The Island of Martha’s Vineyard
Just four miles off the coast of Cape Cod, the island of Martha’s Vineyard is a world unto its own. Visitors have long been drawn to its magnificent beaches, picturesque harbors, historic villages, lively markets, and miles of walking trails. Many, however, are content to settle into a relaxed island frame of mind, iced tea in hand on a shady porch.
Whatever your inclination, look to the front desk staff at The Charlotte Inn for personal advice and tips on enjoying the special places and best-kept secrets of Edgartown and further afield on Martha’s Vineyard. From stunning sunset vantage points to the island’s popular new coffee houses to sailboat and fishing charters, we’re happy to help you indulge in your next adventure.
After an active day of outdoor adventures, shopping, and exploring Martha’s Vineyard, you’ll relish your return to The Charlotte Inn for an exquisite dinner at our fine restaurant, The Terrace, and a luxuriously relaxing evening in your well-appointed guest room.
The six towns of Martha’s Vineyard
As our guest of honor, you’ll find classic simplicity and sophistication everywhere you look in this historic whaling village. After exploring the old-world charms of your one-of-a-kind guest room at The Charlotte Inn, we suggest taking a short walk to Edgartown harbor. Stroll past stately captain’s houses with fragrant roses tumbling over white picket fences. Watch working fishing boats unloading the day’s catch, the Chappy ferry chugging back and forth across the channel, sailboats and motor yachts cruising the waters, and at the easternmost point of land, the Edgartown Lighthouse standing sentinel over the harbor entrance. You’ll find countless cafes and coffee bars, art galleries and jewelry stores, bookstores and clothing shops to while away the hours.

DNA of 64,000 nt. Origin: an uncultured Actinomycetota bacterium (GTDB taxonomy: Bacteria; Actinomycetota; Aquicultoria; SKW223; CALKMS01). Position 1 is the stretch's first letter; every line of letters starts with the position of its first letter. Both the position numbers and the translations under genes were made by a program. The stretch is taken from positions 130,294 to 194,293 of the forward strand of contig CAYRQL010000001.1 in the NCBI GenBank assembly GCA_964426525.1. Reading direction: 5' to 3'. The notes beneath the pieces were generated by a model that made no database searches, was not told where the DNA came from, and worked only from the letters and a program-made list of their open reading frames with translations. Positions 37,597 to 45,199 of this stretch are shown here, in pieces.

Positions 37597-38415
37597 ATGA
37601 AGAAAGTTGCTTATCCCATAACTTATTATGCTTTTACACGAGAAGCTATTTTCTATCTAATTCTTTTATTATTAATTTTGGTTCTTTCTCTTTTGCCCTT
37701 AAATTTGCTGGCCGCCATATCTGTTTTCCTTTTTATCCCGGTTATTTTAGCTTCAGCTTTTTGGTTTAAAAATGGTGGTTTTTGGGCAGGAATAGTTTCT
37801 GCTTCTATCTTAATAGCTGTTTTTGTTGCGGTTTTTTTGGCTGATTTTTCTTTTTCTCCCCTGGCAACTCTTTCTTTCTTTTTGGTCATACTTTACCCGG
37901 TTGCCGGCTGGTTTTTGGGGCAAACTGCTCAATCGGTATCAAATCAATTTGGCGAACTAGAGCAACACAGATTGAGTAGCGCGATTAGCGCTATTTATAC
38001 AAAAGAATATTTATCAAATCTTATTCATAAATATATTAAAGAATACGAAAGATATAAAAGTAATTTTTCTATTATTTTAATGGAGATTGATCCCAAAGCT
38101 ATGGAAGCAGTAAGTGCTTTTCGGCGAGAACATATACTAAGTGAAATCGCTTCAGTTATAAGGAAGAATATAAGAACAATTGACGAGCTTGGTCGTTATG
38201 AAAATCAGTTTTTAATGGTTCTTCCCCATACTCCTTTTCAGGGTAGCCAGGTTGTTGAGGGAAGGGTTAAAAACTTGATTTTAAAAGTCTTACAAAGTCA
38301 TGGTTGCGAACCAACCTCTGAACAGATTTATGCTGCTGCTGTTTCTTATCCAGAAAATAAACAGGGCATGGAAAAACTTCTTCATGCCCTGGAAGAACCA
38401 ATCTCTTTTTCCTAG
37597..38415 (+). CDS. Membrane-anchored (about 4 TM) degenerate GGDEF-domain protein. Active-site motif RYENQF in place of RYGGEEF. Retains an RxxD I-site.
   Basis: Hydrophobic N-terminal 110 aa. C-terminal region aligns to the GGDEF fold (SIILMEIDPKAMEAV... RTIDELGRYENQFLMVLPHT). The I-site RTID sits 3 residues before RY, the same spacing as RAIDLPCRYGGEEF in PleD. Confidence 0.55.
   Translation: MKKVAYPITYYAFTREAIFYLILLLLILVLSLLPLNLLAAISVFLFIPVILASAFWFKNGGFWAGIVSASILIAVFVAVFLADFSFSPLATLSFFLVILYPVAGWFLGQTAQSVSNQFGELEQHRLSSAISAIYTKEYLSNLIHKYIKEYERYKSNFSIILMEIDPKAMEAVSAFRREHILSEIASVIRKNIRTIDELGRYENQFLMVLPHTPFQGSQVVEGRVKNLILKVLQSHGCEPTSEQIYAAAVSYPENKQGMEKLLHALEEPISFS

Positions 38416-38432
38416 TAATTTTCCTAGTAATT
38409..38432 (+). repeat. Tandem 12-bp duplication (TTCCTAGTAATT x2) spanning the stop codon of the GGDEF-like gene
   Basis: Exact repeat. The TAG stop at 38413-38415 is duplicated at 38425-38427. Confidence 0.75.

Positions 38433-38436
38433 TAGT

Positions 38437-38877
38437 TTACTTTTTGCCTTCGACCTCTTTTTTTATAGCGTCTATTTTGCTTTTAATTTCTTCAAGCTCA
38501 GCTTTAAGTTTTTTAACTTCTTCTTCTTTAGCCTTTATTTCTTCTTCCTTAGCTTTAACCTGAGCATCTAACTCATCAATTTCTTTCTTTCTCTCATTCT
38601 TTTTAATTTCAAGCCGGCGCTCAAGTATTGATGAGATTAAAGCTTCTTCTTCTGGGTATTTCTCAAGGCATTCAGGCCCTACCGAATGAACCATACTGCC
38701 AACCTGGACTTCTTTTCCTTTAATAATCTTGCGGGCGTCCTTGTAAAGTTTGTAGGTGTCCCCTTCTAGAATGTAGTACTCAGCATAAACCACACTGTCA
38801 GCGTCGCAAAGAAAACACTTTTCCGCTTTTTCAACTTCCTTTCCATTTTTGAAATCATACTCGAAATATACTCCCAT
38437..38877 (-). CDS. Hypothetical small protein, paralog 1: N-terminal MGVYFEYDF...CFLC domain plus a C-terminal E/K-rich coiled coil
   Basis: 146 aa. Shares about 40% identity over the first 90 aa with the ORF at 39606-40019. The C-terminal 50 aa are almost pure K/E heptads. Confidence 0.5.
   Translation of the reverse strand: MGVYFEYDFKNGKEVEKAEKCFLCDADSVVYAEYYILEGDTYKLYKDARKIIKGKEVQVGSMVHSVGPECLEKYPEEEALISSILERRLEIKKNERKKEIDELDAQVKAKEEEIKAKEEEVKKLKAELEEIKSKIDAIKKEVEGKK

Colorful Island charm characterizes Oak Bluffs. In the heart of town is the Camp Ground, home to whimsical gingerbread houses and the Tabernacle, which hosts events all summer. Nearby, families enjoy the Flying Horses Carousel, the country’s oldest operating merry-go-round. Circuit Avenue has a lively pulse, with restaurants, shops, nightclubs, and cultural events. With plenty of open parks, public beaches, and a lighthouse overlooking Nantucket Sound, Oak Bluffs has plenty of plein-air photo opportunities, too.
Also called Tisbury, this thriving town is anchored by the island’s main ferry port. Restaurants, a lively collection of shops, and several working boatyards populate the downtown and waterfront. Eastville Beach by the lagoon drawbridge has roadside parking for fabulous views of boats entering and leaving the harbor, a great spot to enjoy take-out lunch from the nearby fish market. Hidden vistas include Lake Tashmoo, whose overlook off State Road offers a peek at Vineyard Sound, and the West Chop Meadow, at the north end of Main Street heading toward the West Chop Light.
Home to the twice-weekly farmer’s market and the Agricultural Fair in August, West Tisbury also boasts a lovely stretch of south shore beach at Long Point Wildlife Refuge, along with the Polly Hill Arboretum, year-round artisans festivals, and Alley’s General Store. Enjoy its many walking trails across island conservation lands and explore the woods, the north shore and Tisbury Great Pond. A meander along State Road will bring you past cafes, gourmet farm stands, and artisan workshops such as Martha’s Vineyard Glassworks.
A small up-island town with some big vistas, Chilmark includes the picture-perfect fishing village of Menemsha, the pounding surf at Squibnocket, sweeping views over south shore farmlands to the Atlantic Ocean, and longtime island chocolatier Chilmark Chocolates. Browse the Chilmark Flea Market and Menemsha shops, explore menus at its many restaurants, and try the mango lassi at Mermaid Farm on Middle Road. This town has some of the prettiest rural drives to be found anywhere.